Bridging the gulf shrimp

Those familiar with my work have probably noticed that I almost never use sous vide to process seafood. This is not because I do not like “fruits de mere.” This is because sous vide really does not offer much benefit to most of the oceans’ citizens. With the exception of octopus, maritime proteins don’t usually require tenderization–quite the opposite, actually. Steps are taken in the cooking processes to PREVENT tenderization.

Beyond that, pasteurizing seafood doesn’t really extend the shelf life very much, so scratch that. That leaves us with uniform appearance of doneness all the way through, which seafood usually does pretty much on its own. Even so, we have an application here that works well for prawns/shrimp.


Serves 4
Level of difficulty 3

Raw shrimp/prawns, 1 lb/450 g, peeled or unpeeled. If peeling is necessary, it is easier to accomplish AFTER cooking.
Celery, I use the pale, inner stalks, 6 oz/175 g, fine diced–large enough to provide texture, small enough to not be plainly visible to the naked eye.
Sweet red bell pepper, 1 oz/30 g, chopped fine just like the celery.
Onion, 1 oz.30 g, chopped very fine.
Kosher salt, a pinch.
White pepper, a tiny pinch.
Mayonnaise, approximately 3 oz/90 g.
Garlic powder, a pinch.

Avocado, 1 each.
Lemon juice, a few drops.
Parsley, chopped, as needed.

Celery hearts, as explained HERE, 4 each.

Optional accouterments:

Balsamic syrup or molasses vinegar to drizzle.
Catalina dressing to drizzle.
Shellfish aioli to drizzle.

Celery is a vegetable

Celery and prawns can be processed at the same temperature, but the vegetable takes a lot longer to denature than the prawns do. For a detailed explanation of how to prepare celery hearts, visit HERE.

Preheat your sous vide bath to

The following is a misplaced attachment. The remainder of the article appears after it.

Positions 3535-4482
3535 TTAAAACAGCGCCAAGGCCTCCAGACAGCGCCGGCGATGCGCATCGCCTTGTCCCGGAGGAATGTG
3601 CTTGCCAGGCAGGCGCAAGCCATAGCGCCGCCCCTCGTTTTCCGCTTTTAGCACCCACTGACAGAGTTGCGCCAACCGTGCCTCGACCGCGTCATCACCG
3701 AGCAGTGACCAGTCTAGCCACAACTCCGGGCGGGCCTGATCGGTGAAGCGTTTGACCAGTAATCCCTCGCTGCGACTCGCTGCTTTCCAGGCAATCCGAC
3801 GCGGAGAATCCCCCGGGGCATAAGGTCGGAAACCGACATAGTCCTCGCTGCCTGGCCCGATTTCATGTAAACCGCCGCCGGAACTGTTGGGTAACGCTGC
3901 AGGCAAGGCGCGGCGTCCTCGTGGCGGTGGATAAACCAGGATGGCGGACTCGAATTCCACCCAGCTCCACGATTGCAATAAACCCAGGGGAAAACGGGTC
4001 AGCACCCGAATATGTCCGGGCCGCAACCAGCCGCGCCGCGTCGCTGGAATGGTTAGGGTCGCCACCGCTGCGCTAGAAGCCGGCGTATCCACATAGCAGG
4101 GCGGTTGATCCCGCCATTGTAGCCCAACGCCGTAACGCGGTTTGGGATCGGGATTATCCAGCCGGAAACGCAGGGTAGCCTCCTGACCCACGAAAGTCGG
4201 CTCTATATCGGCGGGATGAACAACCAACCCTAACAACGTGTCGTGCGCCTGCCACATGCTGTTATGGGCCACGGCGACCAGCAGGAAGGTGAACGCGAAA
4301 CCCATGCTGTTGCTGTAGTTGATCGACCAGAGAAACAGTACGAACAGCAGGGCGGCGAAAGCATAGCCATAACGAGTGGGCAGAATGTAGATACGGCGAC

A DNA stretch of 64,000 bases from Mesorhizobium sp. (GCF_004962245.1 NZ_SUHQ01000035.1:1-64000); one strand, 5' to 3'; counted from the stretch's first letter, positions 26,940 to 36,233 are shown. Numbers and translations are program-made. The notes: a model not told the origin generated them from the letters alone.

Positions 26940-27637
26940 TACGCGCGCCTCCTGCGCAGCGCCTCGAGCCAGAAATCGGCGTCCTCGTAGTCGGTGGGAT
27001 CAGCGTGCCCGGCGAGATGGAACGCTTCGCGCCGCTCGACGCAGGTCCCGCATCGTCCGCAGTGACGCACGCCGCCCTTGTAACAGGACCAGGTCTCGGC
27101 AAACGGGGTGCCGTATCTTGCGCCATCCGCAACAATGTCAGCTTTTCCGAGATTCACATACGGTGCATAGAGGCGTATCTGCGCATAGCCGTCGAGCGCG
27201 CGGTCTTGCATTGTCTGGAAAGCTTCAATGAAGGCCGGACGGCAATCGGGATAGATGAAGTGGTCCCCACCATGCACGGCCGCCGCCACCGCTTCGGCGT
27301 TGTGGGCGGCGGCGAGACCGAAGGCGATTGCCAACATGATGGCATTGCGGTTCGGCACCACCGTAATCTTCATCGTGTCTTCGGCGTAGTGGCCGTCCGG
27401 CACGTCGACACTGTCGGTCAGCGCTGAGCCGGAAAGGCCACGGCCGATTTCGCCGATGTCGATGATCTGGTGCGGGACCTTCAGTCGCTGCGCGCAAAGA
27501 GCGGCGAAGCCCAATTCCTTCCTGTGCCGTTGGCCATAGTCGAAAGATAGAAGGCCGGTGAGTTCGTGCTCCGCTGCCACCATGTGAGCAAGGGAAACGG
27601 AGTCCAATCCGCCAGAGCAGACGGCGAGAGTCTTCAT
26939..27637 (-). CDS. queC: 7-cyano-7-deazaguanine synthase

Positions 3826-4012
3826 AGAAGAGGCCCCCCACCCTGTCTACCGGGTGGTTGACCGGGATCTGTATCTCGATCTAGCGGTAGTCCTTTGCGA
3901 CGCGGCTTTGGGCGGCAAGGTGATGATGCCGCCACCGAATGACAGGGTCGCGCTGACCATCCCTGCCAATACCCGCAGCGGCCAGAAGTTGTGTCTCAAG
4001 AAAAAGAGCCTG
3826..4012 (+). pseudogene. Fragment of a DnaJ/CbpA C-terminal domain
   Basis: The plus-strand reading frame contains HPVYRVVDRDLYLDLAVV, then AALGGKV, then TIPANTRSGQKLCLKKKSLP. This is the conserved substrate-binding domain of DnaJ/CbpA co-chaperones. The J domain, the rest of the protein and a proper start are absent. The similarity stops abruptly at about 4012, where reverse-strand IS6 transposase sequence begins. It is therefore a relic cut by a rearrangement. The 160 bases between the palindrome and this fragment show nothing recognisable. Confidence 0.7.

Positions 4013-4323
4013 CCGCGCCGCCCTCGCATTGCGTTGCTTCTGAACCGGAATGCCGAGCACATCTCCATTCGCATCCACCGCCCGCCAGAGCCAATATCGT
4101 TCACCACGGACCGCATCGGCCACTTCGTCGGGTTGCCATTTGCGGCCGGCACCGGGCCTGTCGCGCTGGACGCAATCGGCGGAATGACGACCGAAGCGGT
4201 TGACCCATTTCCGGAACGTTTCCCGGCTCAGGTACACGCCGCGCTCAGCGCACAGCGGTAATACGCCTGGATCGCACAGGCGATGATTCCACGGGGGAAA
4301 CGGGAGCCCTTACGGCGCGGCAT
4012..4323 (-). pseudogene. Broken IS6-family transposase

183 F/84 C

Vacuum seal the celery hearts and process them for one hour as explained in the link above. Shock in iced water until they achieve 70 F/21 C and then refrigerate at 40 F/4 C until use. Vacuum the prawns in one layer and process for 10-15 minutes, until they are completely pink and “springy” to the touch. Shock the prawns just like you did the celery.


Toss the celery hearts with a few drops of vegetable oil and grill in a 350 F/176 C saute pan or cast iron broiler. Set aside to cool.

Peel the prawns if necessary and reserve 4 for the garnish. Chop the rest into uniform pieces, slightly larger than the chopped celery. Lightly toss the prawns, chopped celery, red bell pepper, onion, kosher salt, white pepper, and garlic powder together. Add chopped parsley and then the mayonnaise in small amounts. Stir gently until the dry ingredients are just coated enough to hold shape–this is important. Vacuum in a cylinder shape if desired. The salad can also be loaded into a small cup and then carefully turned out at service if necessary or preferred. Set aside.

Cut the avocado in half, remove the pit, scoop out with a large spoon and carefully cut into fine dice. Sprinkle with a few drops of lemon. Vacuum in a square “cookie cutter” or similar device. Again, this is optional and is not part of the chemistry–only of the appearance.


Arrange the components on the plate as desired, dot with dressings/syrups as to your preference. Cut each extra prawn almost in half and stack on top. Sprinkle with chopped parsley.

You can do this

Norm King